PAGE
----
The Special Ideological Operation Going According
To Plan
August 31, 2023
  • Andrei Kolesnikov

    Senior Fellow, Carnegie Russia Eurasia Center
Andrei Kolesnikov writes about the ideological foundation of the Putin regime, the most important part of which is the destruction of the memory of the Soviet regime’s crimes and the transformation of Stalin into a positive figure.
According to a famous Soviet joke, Stalin left his will in three envelopes. That is how it was in the original version. The first envelope – “open immediately after death” – said “bury me in the mausoleum next to Lenin.” They did as requested. The second envelope – “open when things get bad” – was opened in 1954, when there were problems in agriculture: “blame it all on me.” They put it on him, and the fight against the cult of personality began. The third envelope – “open when things get really bad” – was opened during the 1956 crisis in Hungary: “act as I did.” The uprising was put down.

Since then, the Russian state and society have gone through these same stages several times. Stalin was taken out of the mausoleum in 1961, but Stalinization, albeit a softer version, returned. The problems of the Soviet Union were rightly “blamed” on Stalin in the perestroika years; today, the time has again come to “act as Stalin did.” Yes, perhaps now is not 1937 in terms of mass repression, but its quality – with no evidence and absurd accusations, an unconditional presumption of guilt and increasingly cruel sentences – in some cases is gradually approaching the standards of state persecution in the 1930s-1950s.
An eight-meter-tall monument to Stalin was opened in Velikiye Luki (Pskov Region) in August 2023. Source: Twitter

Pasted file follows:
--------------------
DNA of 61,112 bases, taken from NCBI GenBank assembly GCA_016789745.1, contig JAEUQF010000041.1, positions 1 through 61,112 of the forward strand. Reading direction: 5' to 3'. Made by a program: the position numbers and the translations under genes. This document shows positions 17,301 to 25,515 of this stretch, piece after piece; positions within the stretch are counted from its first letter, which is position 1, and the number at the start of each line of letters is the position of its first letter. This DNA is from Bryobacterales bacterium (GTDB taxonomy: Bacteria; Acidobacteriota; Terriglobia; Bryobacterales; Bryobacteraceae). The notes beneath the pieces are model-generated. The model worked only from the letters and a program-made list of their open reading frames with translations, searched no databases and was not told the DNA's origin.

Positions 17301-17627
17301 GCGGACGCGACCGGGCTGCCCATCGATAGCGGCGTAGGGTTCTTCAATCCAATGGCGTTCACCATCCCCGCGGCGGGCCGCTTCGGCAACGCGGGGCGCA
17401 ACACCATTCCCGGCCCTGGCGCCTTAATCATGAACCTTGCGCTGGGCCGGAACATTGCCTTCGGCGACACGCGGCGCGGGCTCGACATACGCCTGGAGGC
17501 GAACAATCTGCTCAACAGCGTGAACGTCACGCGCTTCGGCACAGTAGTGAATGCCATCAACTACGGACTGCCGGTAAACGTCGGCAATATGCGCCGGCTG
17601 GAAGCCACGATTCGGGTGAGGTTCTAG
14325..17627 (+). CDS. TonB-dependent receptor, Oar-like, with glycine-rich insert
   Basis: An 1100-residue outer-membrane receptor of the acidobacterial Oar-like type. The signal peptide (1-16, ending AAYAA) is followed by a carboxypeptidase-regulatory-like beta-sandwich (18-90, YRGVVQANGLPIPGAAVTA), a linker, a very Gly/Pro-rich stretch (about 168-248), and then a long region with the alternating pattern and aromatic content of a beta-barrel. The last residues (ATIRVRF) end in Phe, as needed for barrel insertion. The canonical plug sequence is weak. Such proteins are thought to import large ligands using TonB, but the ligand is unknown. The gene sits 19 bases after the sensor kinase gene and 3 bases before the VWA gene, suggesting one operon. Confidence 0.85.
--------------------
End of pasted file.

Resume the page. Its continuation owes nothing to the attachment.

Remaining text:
Dear Great Leader

The era of Stalin gradually became a model of harsh but fair government; the rigidity of Putin’s general line was wittingly and unwittingly compared with Stalinist standards of totalitarian rule, while the imperial ideology of the Stalinist era and even the propagandistic justifications for the annexation and occupation of lands were literally copied by Putin’s ideologists and propagandists.

In the rewritten history of the fatherland, Stalin has gradually gone from a negative to a positive figure. The scale of repression is hushed up, the regime’s crimes – for example, in the case of Katyn – are questioned. There are already more than a hundred “people’s” monuments to the tyrant across Russia, some of which are even consecrated by the Russian Orthodox Church: the destruction of places of memory to the victims of repression is accompanied by the erection of memorials to their initiator and organizer.

The “liquidation” of the custodian of memory – the organization Memorial – basically opened the way for the “special military operation.” All ideas about the moral and immoral in politics that predominated during the years of Gorbachev and Yeltsin are being overturned.

In the eyes of Russians, Putin is turning into “Stalin today” – the heir to a “great power,” a gigantic empire whose greatness (and size) in today’s circumstances must be restored in the Stalinist way, through external expansion and internal repression.